Hey, baggage fees — happy fifth birthday!
Even if passengers aren’t eager to celebrate, airlines are. The fees, born in 2008, helped financially desperate carriers stay aloft as the U.S. economy was spiraling down.
“That was a watershed year that scared the bejeezus out of the airline industry,” said Mark Gerchick, an aviation consultant who has just released a book, Full Upright and Locked Position. Even as ticket sales were sliding, jet fuel prices were shooting to historic highs.
“Suddenly, everyone’s thinking changed in the industry,” he said. Rather than try to provide a single price for comprehensive service, airlines started charging fees — typically $15 per bag — to boost revenues.
Today, fees are not only the norm; they are heading higher still. Checking a bag now costs $25 to $35 on most domestic flights, and roughly three times that amount on many overseas flights. And on any given flight, just about everything comes with a price tag — from 2 more inches of legroom to a can of Coke.
One carrier, Denver-based Frontier Airlines, has announced it soon will begin charging up to $100 for a single carry-on bag for any customer who fails to book through the company’s own website.
Having people book directly online eliminates payments to travel agents and “is a big cost saver for us,” Frontier spokeswoman Kate O’Malley said. And, of course, it also generates yet another stream of revenues.
Now United Airlines is trying a new approach, offering annual “subscription” fees to allow customers to prepay a year’s worth of baggage fees, seat upgrades or airport club access. The plans start at $349 and allow you and your family to check up to two bags per flight.
Gerchick said the ever-onward march of fees reflects the impact of a single idea that took hold in the summer of 2008. Carriers realized they would have to “unbundle” the air travel experience — charging passengers for each service, such as checking bags, changing tickets, getting a snack box and so on, he said.
Fees have allowed the airline industry to reshape its business model. According to the Bureau of Transportation Statistics, in 2012, U.S. passenger airlines collected $3.5 billion in bag fees and an additional $2.6 billion in reservation-change fees. That totals $6.1 billion in fees — and as luck would have it, airlines made a profit of roughly $6 billion. In other words, airlines just break even on flying their customers; they make money by dreaming up fees.
In this age of fees for everything, nudists may feel their lifestyle now makes more sense than ever; they’re comfortable traveling light. But most people do need to bring along some clothes when they head out of town.
Gerchick says that need has set off a game between travelers and airlines. “It’s like the ‘Spy vs. Spy’ cartoon in Mad magazine,” he said. Passengers attempt to cram everything into carry-on bags, and airlines use sharp-eyed gate attendants to watch for “non-complying” bags.
The typical size allowed onboard is no more than 45 “linear” inches, that is, 22 X 14 X 9 inches in size, and no more than 40 pounds in weight. If a traveler tries to hoist a “non-complying” bag into the plane’s overhead bin, she might be forced to pay a “gate bag fee” for having to check it belatedly.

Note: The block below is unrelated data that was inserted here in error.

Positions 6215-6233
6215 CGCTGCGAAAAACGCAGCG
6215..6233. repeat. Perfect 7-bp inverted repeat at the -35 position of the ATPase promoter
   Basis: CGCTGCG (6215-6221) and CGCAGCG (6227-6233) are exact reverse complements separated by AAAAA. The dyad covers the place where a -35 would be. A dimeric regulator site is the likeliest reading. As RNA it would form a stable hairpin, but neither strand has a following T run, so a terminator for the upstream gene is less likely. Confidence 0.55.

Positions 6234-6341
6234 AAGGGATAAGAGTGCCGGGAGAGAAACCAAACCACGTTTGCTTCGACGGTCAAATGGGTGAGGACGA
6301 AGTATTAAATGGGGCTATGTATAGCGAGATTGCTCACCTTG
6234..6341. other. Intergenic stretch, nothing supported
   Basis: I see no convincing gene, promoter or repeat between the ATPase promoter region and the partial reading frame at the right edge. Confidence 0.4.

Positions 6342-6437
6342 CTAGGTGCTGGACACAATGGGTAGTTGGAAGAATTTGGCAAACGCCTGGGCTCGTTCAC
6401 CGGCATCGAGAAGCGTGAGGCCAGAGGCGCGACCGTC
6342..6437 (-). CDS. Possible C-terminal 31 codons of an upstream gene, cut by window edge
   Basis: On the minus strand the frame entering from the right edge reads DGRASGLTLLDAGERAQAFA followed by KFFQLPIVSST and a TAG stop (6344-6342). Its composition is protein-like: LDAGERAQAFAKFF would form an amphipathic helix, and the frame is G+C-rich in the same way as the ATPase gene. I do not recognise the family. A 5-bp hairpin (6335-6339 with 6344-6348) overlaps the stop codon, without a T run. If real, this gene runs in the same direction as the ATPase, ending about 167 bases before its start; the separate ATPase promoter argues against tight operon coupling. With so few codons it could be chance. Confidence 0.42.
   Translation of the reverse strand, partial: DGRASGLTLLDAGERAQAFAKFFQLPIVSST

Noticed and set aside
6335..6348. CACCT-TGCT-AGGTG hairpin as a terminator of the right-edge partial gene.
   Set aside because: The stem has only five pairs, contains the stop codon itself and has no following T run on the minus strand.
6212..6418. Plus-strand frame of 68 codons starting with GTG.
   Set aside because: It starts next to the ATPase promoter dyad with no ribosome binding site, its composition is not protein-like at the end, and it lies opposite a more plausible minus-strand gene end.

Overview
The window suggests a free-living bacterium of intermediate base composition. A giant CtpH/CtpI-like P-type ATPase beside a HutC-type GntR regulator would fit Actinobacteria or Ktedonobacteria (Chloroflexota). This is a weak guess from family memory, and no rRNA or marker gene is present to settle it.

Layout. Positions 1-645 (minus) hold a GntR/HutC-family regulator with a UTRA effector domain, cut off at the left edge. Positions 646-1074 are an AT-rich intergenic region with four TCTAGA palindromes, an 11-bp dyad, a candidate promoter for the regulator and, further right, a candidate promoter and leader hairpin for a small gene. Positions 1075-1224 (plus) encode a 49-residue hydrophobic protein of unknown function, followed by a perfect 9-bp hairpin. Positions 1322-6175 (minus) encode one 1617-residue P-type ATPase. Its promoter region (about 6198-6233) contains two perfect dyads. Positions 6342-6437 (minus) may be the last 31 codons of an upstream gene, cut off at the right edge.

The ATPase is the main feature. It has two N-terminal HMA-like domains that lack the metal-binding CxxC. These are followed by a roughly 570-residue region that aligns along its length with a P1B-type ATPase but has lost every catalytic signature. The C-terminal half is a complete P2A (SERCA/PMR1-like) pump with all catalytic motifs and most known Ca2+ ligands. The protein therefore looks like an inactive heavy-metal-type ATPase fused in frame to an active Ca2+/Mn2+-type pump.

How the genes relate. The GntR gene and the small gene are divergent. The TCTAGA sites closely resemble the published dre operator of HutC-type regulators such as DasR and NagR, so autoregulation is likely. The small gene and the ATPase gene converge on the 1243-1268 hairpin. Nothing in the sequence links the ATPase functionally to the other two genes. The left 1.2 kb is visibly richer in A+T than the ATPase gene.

That has a few people trying out “wearable luggage,” i.e., loose jackets and vests that feature huge pockets. Rather than pack a bag, a traveler can stuff clothes, makeup, an electronic tablet and whatnot into the pockets of the puffy outfit and get onboard — without having to pay any bag fees.
However, a recent test of wearable luggage at Washington’s Reagan National Airport taught one NPR journalist this lesson: Security guards will look very hard at anyone trying to get into the gate area while sporting a bulging vest.
Doesn’t this sort of fee-avoidance effort — to say nothing of the fashion statement — take the fun out of traveling?
For some, yes, but most people seem to understand that they and the airlines are trying to outsmart each other, and they have come to accept the fees game as part of today’s traveling experience, Gerchick said.
The latest customer polls reflect that acceptance. Passengers’ overall satisfaction with air travel has risen to the highest level since 2006, according to the J.D. Power & Associates airline satisfaction study for 2013.
“With each year, passengers are increasingly more accepting of carriers unbundling baggage and other fees,” Ramez Faza, a senior manager at J.D. Power & Associates, said in a statement.
Another recently released survey, called the American Customer Satisfaction Index, shows customers hate airlines’ cramped seats but are adjusting to the other realities of today’s air travel experience. In fact, satisfaction has risen for two straight years — a time when fees were sharply increasing.
Ironically, the improvement in customer satisfaction — to some degree — reflects the positive impact of higher fees on baggage handling, Gerchick said. Over the past five years, passengers have been cutting back on checked bags, which means airline employees are better able to handle their workloads, he said.
And since 2008, the biggest carriers have merged, leaving the airline industry more financially stable. That means carriers can afford to invest in new services that customers want, such as better luggage-tracking technology and more Wi-Fi on flights.
“It was considered outlandish when the airlines started charging fees five years ago,” Gerchick said. “But now, it’s a matter of routine — people have started to accept that it’s the new normal. And for airlines, fees are a key component of revenues.”